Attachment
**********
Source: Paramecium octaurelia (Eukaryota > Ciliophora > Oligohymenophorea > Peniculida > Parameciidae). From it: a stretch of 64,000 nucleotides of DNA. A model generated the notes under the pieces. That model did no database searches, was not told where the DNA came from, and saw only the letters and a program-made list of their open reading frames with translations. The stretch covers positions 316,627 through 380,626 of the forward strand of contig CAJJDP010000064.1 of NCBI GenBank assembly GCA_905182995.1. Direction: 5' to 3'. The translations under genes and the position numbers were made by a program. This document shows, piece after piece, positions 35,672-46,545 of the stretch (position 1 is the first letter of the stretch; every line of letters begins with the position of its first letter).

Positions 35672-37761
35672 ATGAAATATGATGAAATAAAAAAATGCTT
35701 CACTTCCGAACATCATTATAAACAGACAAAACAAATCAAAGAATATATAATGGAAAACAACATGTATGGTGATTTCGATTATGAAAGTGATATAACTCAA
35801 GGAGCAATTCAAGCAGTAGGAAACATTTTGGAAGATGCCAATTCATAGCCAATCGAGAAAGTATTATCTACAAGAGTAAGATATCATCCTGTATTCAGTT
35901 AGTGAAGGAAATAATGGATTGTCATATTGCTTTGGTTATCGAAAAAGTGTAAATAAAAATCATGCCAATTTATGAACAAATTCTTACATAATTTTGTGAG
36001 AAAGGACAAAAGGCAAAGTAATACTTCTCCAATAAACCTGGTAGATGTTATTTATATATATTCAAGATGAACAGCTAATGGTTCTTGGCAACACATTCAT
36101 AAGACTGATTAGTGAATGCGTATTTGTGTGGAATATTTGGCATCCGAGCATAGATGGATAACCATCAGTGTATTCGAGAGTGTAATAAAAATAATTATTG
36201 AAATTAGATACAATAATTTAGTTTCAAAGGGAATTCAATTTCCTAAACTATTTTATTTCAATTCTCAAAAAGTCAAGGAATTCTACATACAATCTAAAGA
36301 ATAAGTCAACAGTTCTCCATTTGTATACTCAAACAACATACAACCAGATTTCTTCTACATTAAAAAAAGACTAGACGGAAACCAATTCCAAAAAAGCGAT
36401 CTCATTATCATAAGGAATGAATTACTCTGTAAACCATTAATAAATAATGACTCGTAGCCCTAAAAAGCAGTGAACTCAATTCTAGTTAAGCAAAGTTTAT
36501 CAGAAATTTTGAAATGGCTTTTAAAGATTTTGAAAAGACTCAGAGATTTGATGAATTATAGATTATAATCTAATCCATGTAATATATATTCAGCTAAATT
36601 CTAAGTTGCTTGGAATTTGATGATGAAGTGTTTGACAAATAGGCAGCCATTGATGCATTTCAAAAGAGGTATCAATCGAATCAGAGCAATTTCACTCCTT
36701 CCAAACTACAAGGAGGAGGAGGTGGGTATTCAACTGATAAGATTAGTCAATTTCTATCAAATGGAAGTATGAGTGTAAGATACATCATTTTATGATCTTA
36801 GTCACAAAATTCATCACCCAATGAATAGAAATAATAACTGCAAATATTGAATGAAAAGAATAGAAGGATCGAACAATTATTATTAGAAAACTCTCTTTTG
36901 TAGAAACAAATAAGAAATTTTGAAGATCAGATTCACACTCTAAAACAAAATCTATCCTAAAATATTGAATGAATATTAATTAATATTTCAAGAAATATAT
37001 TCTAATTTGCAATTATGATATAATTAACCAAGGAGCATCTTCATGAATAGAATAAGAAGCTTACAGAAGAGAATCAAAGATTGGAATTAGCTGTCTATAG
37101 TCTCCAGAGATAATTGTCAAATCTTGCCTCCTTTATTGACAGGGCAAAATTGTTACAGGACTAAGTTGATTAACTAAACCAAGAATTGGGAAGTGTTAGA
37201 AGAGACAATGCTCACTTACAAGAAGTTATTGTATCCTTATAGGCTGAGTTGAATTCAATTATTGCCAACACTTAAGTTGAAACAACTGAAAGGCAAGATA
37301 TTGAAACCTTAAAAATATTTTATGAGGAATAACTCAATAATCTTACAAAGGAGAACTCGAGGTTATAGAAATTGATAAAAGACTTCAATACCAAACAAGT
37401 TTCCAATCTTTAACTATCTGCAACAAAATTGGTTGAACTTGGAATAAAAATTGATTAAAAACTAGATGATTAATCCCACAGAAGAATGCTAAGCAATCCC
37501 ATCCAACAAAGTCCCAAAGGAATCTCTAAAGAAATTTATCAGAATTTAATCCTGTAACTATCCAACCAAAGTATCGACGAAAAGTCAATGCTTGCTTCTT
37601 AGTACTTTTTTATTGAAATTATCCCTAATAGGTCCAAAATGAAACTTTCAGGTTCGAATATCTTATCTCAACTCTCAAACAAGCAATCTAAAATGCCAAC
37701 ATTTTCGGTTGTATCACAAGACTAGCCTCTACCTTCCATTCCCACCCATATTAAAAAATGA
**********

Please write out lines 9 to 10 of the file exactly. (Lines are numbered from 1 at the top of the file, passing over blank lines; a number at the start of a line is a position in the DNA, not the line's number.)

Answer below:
36201 AAATTAGATACAATAATTTAGTTTCAAAGGGAATTCAATTTCCTAAACTATTTTATTTCAATTCTCAAAAAGTCAAGGAATTCTACATACAATCTAAAGA
36301 ATAAGTCAACAGTTCTCCATTTGTATACTCAAACAACATACAACCAGATTTCTTCTACATTAAAAAAAGACTAGACGGAAACCAATTCCAAAAAAGCGAT